Katie's Journal

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We’re Not In Kansas Anymore

by @ 9:15 am on July 17, 2014.

(I originally wrote this July 17, it just somehow didn’t get published.)

A week or so ago we had a pretty bad string of storms blow through one afternoon. We were safely ensconced in the house. Although I never gave it any thought at the time, my layer chicks were not. I’d only been letting them out for a few days and wasn’t in the habit of going out and locking their cage at night. After a busy, long day, I went to bed and didn’t think any more about them until the next morning. When I went outside, there was only 1 little salmon faverolle chick anywhere to be found. I was so upset and blamed myself for a predator getting them after I didn’t lock their cage. Ernie came and looked around. He pointed out there were no feathers anywhere. Nothing would have taken out all 10 missing chicks without leaving evidence. He said he saw the wind blowing my big chickens across the barnyard as they ran for the calf barn. His theory became that the wind blew them down into the front pasture somewhere. He walked the front pasture for me, but still saw no sign of them.

I resigned myself that they were gone. I figured even if the wind had carried them off, it was likely they’d be picked off out in the field. And even if they weren’t, how would they ever find their way back? I intended to order new chicks and try again. A few days later I went so far as to have an order in my shopping cart ready to pay for. But I decided to wait the morning and think about it. It’s a good thing I did. Ernie came back from brush hogging and said he saw some little chicks around Martha’s house in the upper garden. That morning I had found a dead australorp in the front yard. But I went over, and sure enough, the remaining chicks were all wandering around the yard over there, working their way home. I was ecstatic. I herded them back into the lower garden and figured they knew their way from there.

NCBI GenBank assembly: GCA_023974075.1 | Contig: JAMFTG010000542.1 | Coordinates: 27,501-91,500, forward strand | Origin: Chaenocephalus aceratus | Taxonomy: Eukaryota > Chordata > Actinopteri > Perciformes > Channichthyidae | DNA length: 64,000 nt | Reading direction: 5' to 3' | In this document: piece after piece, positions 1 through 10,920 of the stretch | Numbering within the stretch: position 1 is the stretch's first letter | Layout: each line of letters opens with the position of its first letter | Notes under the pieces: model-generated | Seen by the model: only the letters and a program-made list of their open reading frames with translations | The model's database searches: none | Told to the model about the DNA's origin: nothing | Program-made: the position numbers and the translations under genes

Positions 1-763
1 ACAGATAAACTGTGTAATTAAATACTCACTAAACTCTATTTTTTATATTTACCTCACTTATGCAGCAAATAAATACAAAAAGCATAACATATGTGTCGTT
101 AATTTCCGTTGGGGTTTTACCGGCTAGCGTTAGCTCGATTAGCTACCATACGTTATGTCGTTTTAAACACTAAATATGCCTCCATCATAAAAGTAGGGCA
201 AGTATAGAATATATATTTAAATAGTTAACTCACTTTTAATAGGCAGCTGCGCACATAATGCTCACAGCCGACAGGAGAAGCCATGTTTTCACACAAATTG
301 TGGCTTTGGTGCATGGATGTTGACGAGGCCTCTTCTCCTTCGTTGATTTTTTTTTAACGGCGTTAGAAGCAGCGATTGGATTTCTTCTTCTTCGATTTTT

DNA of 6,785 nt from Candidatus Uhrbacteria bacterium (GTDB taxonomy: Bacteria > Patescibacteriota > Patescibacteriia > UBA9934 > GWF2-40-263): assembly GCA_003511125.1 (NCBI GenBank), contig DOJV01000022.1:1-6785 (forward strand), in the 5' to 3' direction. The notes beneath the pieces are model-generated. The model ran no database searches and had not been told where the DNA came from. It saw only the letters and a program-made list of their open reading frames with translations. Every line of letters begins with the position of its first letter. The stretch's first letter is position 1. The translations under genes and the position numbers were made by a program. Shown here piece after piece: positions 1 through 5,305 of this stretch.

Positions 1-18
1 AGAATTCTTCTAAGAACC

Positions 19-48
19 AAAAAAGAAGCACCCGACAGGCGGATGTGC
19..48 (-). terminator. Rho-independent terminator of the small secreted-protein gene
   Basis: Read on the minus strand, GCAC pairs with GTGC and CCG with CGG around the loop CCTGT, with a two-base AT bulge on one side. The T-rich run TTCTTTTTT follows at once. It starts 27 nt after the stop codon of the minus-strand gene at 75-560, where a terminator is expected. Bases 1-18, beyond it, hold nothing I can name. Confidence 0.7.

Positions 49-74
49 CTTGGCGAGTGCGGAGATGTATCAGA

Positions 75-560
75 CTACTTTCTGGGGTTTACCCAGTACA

I was doubly excited because some of these chicks were destined to go to dad’s. His three hens came up here, and he traded for five of these. Mom wanted the gold laced wyandotte, dad wanted the columbian wyandotte, and I sent down two salmon faverolles (I believe a hen and a roo). To round out the bunch, they picked out a speckled sussex as well. That group of 5 will form the basis of my layer chick program next year – I can hatch out eggs from them to increase my flock. Yes, they’ll be barnyard mutts. But all the of the parent breeds are big, lay well and are colorful. And that’s pretty much all my requirements. Seeing what colors come out of the eggs will be a lot of fun I think.

So I praise God for giving me back my little chicks. Dad’s group is now safely locked up in his Chicken Palace. The rest of the layer chicks up here (1 speckled, 4 australorp, and 1 mutt) are free. They haven’t found the other chickens and the calf barn yet. Nor do they return to their own former roost. I have no idea where all they go, but I see them periodically all over the farm up here, usually in enough brush to serve as cover. I have no idea if they’ll make it or how this will turn out. But they’re on their own at this point. God willing they’ll make it, and if not I’ll have the eggs from dad’s chickens to hatch early this spring. The group down at mom’s hit the jackpot – they get pampered and spoiled rotten down there!

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